Abstract. We present here two different experimental apparatuses for measures in the field of surface phenomena. Set-ups are low budget, using materials and experimental apparatuses available in ordinary didactic laboratories. The first one allows us to estimate the surface tension of soap bubbles and verify the Young – Laplace law. The second apparatus is a simplified version of the well-known Du Noüy ring and allows us to measure the surface tension of generic liquids.
Although the comprehension of surface phenomena is relevant not only in physics but also in disciplines such as engineering, chemistry and biology, the traditional approaches used to introduce the basic concepts related to this topic often prove to be ineffective in fostering students’ understanding. Consequently, it often becomes difficult to make this topic interesting for both high school and undergraduate students . Our research aims to build and test alternative strategies to improve the teaching-learning process related to surface phenomena with a focus on surface tension, also introducing hands-on and minds-on experimental activities and interactive lessons based on active learning strategies. This approach may help to promote students’ interest and authentic understanding of physical phenomena.
Here we present two different experiments to study and estimate surface tension. The equipment required for the experiments is readily accessible and very cheap.
2 The experiments
The first apparatus  allows us to measure surface tension of a soap bubble and verify the Young-Laplace law. A fundamental quantity is the overpressure Δp=p_int-p_ext inside a soap bubble, which is the difference between the pressure inside the bubble p_int and the pressure outside the bubble p_ext. This overpressure acts against the force due to surface tension γ of the soap film. In the case of a spherical bubble, the overpressure Δp can be obtained by the Young – Laplace equation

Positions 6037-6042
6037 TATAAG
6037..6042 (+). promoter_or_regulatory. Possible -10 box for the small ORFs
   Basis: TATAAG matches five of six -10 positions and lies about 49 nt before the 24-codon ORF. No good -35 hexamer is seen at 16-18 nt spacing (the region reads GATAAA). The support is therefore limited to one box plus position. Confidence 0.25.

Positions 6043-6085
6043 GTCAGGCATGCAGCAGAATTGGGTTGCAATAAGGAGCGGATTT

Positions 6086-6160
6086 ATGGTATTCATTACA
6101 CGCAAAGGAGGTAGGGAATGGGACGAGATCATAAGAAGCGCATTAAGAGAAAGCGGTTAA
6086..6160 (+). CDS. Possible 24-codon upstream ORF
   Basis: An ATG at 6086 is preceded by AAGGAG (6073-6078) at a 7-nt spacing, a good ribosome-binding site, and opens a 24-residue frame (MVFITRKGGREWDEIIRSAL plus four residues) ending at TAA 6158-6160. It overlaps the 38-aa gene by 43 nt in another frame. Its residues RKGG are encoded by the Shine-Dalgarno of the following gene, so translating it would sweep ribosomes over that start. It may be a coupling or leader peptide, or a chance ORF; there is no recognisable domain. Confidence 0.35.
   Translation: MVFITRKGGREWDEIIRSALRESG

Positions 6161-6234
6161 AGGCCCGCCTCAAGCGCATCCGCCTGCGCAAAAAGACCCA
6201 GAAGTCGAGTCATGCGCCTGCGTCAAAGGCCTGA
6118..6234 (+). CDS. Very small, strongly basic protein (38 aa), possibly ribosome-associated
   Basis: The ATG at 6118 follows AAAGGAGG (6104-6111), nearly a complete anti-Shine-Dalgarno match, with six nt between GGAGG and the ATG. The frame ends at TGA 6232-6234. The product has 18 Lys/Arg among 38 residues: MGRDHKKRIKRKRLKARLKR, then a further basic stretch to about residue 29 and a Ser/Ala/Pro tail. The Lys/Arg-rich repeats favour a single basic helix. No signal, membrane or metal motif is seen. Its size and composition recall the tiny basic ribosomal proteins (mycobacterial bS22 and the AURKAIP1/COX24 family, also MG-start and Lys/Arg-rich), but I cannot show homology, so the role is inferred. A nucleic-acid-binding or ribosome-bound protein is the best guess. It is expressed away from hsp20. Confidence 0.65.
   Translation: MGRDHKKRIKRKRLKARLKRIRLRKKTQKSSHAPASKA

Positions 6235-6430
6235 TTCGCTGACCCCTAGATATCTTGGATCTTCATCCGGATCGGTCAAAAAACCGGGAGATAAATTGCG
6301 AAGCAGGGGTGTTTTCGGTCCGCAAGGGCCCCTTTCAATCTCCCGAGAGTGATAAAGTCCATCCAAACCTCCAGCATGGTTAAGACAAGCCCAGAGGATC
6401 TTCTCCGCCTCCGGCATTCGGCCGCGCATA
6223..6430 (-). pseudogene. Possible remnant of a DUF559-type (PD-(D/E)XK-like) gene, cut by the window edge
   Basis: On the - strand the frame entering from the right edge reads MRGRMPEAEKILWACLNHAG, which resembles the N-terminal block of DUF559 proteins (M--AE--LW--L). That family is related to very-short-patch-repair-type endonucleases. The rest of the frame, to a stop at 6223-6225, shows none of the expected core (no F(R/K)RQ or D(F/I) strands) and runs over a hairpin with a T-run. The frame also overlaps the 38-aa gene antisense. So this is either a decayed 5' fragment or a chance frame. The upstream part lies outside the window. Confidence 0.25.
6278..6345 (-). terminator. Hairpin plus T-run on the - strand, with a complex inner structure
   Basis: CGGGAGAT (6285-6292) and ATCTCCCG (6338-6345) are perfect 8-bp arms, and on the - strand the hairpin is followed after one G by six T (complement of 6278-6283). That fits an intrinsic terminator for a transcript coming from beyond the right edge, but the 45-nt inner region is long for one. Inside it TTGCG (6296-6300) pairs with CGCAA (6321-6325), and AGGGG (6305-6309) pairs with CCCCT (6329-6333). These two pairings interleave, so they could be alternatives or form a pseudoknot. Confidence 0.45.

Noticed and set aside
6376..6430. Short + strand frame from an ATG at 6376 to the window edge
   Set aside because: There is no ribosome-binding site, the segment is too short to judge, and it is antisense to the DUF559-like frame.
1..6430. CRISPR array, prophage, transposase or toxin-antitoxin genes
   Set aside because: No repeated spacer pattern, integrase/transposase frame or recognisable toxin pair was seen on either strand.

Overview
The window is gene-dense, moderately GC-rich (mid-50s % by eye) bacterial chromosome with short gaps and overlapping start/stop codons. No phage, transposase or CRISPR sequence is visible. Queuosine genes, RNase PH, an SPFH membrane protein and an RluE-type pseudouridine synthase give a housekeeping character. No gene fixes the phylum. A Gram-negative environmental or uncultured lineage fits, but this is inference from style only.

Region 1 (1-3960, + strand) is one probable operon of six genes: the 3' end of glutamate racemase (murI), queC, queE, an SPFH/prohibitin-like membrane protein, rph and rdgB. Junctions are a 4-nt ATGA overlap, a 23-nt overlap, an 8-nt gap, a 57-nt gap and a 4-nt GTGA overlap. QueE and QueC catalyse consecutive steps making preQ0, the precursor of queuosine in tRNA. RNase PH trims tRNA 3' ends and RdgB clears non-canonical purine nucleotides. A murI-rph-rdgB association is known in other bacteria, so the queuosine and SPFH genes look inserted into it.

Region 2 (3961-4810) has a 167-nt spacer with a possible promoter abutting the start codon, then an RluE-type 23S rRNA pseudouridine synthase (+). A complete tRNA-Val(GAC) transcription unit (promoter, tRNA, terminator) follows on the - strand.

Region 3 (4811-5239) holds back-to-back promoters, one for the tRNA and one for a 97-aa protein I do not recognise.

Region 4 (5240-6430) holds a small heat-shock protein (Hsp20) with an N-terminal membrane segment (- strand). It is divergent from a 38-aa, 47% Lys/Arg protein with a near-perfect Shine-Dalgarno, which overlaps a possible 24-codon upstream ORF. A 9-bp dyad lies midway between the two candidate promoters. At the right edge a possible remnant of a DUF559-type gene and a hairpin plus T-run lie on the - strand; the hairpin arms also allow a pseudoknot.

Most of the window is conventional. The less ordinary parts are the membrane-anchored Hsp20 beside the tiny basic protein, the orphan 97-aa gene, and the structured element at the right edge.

where r is the radius of the soap bubble. The experimental apparatus allows us to measure both the overpressure and the radius, necessary to estimate del surface tension.
In the du Noüy ring method  one slowly lifts a metallic ring from the surface of a liquid. The force F required to raise the ring from the liquid’s surface is related to the surface tension as follows
where F_ring is the weight of the ring and R is the inner radius of the ring. Thus, measuring F when the ring detaches from the liquid surface, we can determine γ.
3 Results and conclusions
The surface tension values obtained by using the two experimental set-ups are consistent with the results reported in the literature, but the experimental apparatuses cost only a fraction of the professional ones commonly available. Reconstructing and trialling experimental set-ups for educational purposes by using inexpensive materials can be very important, as schools often do not have the budget needed to buy sophisticated, and often very expensive, professional laboratory equipment.
The experimental activities we propose here are part of a teaching/learning sequence. It also includes computer simulations and interactive lessons that will be trialled with a specific sample of high school students. Specific aspects of the teaching/learning sequence include students’ active engagement in planning experiments, focus on important aspects of the observed phenomena and the use of models to predict results starting from testable hypotheses.
 M. V. Berry, The molecular Mechanism of Surface Tension, Phys. Educ., 6 (1971) 79-84.
 M. Specht, T. Frömbgen, H. Wessely and M. Sokolowski, A simple mechanical apparatus for measuring the
surface tension of soap bubbles, Am. J. Phys., 87 (2019) 1014-1019.
 P. L. du Noüy, An interfacial tensiometer for universal use, J. Gen. Physiol., 7 (1925) 625-631.